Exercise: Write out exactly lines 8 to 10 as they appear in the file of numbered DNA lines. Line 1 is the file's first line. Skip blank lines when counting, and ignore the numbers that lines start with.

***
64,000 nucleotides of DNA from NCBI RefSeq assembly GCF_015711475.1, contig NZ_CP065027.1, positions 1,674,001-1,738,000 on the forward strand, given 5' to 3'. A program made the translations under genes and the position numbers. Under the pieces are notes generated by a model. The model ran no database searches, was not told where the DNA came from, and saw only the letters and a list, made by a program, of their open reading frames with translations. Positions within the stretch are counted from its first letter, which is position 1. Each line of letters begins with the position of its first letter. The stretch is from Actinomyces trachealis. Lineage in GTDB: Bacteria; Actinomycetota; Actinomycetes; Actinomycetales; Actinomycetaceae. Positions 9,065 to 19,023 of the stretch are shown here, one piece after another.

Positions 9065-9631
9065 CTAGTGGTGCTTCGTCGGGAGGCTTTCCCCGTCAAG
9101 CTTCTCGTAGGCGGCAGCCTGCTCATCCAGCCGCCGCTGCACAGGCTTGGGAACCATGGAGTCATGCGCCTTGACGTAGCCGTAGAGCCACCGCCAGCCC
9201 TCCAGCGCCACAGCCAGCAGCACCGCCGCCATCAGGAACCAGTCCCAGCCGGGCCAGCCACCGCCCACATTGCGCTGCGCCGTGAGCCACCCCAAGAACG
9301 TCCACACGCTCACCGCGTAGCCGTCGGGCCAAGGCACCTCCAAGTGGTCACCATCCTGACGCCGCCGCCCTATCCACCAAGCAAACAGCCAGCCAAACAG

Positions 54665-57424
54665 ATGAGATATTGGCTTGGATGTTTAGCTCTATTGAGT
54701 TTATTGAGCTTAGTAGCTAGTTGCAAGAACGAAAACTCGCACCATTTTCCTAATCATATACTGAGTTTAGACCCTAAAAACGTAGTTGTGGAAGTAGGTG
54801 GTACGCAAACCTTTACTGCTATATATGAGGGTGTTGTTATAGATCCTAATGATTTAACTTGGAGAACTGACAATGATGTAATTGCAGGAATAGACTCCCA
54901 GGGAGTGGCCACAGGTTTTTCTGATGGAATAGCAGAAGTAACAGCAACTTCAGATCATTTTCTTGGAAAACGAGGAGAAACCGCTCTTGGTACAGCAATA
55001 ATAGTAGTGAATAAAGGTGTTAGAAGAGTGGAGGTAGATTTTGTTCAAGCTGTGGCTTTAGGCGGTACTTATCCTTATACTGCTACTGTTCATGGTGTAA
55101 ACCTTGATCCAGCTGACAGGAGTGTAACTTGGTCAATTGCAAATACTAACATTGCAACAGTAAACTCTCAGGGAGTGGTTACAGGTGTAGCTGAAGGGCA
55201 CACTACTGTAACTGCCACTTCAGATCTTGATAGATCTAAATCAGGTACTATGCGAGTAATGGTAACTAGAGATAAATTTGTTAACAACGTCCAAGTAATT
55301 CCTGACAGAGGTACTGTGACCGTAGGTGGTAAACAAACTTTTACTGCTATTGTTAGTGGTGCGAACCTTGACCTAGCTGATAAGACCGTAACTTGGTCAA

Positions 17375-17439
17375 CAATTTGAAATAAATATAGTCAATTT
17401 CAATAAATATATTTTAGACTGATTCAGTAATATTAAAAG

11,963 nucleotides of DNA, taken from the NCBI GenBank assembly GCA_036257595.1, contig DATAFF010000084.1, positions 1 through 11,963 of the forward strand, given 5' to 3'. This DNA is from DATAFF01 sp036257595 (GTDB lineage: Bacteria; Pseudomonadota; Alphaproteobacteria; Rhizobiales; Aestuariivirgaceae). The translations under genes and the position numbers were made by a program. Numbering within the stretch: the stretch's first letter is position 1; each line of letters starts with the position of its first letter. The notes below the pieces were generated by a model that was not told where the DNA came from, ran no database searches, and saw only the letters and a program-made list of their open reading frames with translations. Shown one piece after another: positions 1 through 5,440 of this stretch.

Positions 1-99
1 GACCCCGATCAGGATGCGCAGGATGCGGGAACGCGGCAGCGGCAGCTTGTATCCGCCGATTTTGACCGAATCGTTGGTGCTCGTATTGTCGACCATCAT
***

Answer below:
54665 ATGAGATATTGGCTTGGATGTTTAGCTCTATTGAGT
54701 TTATTGAGCTTAGTAGCTAGTTGCAAGAACGAAAACTCGCACCATTTTCCTAATCATATACTGAGTTTAGACCCTAAAAACGTAGTTGTGGAAGTAGGTG
54801 GTACGCAAACCTTTACTGCTATATATGAGGGTGTTGTTATAGATCCTAATGATTTAACTTGGAGAACTGACAATGATGTAATTGCAGGAATAGACTCCCA